Editorial    Ukrainian Weekly   14-Mar-1993   Has previously been published

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Time warp

Three weeks ago in this space we informed our readers of the shoddy level of journalism practiced at Time magazine, which had just published a dramatic photo of an alleged rape victim.  The caption screamed: "Traditions of atrocity: A Jewish girl raped by Ukrainians in Lvov, Poland, in 1945."  At that time we questioned the accuracy of the information in the caption and the news magazine's judgement in using a photograph about which specific information was lacking, to say the least.

Since then, more information about the now infamous photo has come to light, thanks to the efforts of Prof. Taras Hunczak of Rutgers University and our readers, some of whose letters on this issue appear on the next page.

The very same photograph has previously been published in several books.  Following are two examples.

In "World War II," a 1990 book published by Little, Brown and Co. (Philip B. Kunhardt Jr., editor), the photo is dated 1941.  It appears in a chapter called "Rape of Russia" [sic] that covers the Nazi invasion of the USSR.  Reference is made to SS death squads roaming the countryside, killing people suspected of being partisans and demonstrating to citizens "what would happen to them if they lifted a finger to help in their own defense."  The photo here is captioned: "A Lvov rape victim screams as a woman tries to comfort her.  Such rapes were routinely committed in the streets."

A 1980 Time-Life book titled "World War II: The Nazis" (by Robert Edwin Herzstein and the editors of Time-Life Books), carries the photo in a chapter called "The First Atrocities after the Conquest."  The book notes that after the German Army arrived in Eastern Europe, "Jews suffered the worst horrors.  They were beaten and humiliated by German soldiers, by local anti-Semites and most often and most viciously by the SS."  It is also noted that SS men routinely raped Jewish women and girls in the streets and town squares.  The aforementioned photo is reproduced here as well, but the caption reads: "A rape victim in the city of Lvov cries out in rage and anguish as an older woman comforts her.  Anti-Semitic citizens rounded up 1,000 Jews and turned them over to the Germans."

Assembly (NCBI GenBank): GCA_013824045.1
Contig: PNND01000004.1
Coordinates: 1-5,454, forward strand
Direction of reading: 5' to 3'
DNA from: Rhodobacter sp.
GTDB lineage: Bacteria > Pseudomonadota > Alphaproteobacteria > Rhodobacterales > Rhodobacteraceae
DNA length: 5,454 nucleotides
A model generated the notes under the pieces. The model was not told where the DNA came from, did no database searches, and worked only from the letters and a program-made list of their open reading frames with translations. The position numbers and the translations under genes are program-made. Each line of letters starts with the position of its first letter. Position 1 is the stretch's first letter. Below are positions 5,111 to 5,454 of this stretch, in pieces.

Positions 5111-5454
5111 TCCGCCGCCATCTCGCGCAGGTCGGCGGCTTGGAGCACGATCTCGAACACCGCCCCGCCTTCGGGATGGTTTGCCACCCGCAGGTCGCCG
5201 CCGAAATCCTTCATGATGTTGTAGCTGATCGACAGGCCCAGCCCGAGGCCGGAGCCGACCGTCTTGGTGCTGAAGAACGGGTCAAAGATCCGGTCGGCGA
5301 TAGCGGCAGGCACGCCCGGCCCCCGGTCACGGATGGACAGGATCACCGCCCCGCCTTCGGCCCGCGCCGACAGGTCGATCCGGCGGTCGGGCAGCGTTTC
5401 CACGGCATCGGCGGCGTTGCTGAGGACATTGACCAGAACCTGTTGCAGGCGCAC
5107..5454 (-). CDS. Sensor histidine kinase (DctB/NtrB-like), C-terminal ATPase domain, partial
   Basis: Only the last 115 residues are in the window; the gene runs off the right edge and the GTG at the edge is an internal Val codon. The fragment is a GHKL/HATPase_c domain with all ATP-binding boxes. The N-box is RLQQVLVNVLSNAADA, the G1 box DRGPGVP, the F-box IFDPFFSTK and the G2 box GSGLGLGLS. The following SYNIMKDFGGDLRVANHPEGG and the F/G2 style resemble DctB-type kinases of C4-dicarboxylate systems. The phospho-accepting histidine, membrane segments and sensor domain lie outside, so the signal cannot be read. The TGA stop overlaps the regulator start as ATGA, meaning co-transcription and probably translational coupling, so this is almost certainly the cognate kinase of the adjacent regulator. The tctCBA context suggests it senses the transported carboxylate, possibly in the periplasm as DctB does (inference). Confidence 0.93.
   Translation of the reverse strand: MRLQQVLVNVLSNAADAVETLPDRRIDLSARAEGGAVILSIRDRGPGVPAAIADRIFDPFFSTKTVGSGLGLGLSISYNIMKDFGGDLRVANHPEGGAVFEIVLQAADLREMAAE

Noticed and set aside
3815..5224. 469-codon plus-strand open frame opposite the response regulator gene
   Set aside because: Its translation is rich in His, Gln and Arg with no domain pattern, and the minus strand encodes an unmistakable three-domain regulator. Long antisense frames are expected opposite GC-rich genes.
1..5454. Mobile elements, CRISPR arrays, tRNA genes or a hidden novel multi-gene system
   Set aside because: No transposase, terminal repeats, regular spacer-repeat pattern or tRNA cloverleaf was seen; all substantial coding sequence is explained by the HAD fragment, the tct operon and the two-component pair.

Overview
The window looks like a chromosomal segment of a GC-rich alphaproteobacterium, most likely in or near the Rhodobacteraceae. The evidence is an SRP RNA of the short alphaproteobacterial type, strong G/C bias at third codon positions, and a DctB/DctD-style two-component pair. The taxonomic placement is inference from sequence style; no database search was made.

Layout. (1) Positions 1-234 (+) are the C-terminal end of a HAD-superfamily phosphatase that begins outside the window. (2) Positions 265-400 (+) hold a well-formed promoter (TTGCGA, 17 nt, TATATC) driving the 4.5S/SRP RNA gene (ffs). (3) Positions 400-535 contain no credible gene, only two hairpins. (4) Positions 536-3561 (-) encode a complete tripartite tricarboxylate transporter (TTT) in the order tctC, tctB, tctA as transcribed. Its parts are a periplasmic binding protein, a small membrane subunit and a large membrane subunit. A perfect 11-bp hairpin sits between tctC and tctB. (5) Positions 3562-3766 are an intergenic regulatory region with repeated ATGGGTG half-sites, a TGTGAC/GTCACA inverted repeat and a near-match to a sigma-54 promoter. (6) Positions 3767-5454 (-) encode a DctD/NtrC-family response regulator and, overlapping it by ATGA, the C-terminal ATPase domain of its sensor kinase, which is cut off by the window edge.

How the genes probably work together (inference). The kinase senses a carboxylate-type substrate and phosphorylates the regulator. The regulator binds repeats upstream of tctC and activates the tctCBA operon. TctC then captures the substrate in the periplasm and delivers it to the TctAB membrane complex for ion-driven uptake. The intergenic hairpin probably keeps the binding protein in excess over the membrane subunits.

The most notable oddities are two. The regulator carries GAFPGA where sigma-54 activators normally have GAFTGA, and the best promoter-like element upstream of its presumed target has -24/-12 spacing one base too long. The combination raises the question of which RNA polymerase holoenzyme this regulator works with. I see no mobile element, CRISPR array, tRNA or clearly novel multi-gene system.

Thus, the history of this photo is quite muddled.  It has appeared repeatedly in texts dealing with the second world war, but there appears to be no definitive information on the identity of the victim, or her attackers.  Nor is there a definitive answer on when the photo was taken.  And yet, Time magazine states with certitude that it shows a Jewish girl raped by Ukrainians.  Prof. Hunczak writes in his letter to Time: "Was it merely a lack of journalistic integrity or was it a real fraud perpetrated against the Ukrainian people and the readers of Time magazine?  I am inclined toward the latter view."

To us, also, the case appears to be one of fraud.  This one photo has been used and reused in a highly unethical manner; the facts of the incident it shows appear to be changed at whim to suit whatever context is desired.

In addition, there is a distinct feeling that Time is now attempting to cover its tracks.  For example, though the magazine has admitted in a letter to at least one reader that the date in the photo caption was wrong "... in rechecking our sources we find that the photograph almost certainly was taken before the entry of the Red Army into Lvov, in July 1944." it has not admitted its error on its own pages.  Furthermore, Time chose to print just one letter expressing the Ukrainian community's concerns about the caption, but, frankly, editors there did such a hatchet job on Prof. Danylo Struk's letter that it bears little resemblance to the original (which readers of The Weekly saw in our February 28 issue).  As it appears in Time, Prof. Struk's letter makes no mention of the factual errors in the caption, nor does it castigate Time for its shoddy research.

Time magazine, it seems, will not allow itself to be exposed.  We can only hope that, as the letters from Time readers keep coming, the magazine will eventually acknowledge its mistake and will issue a retraction and an apology.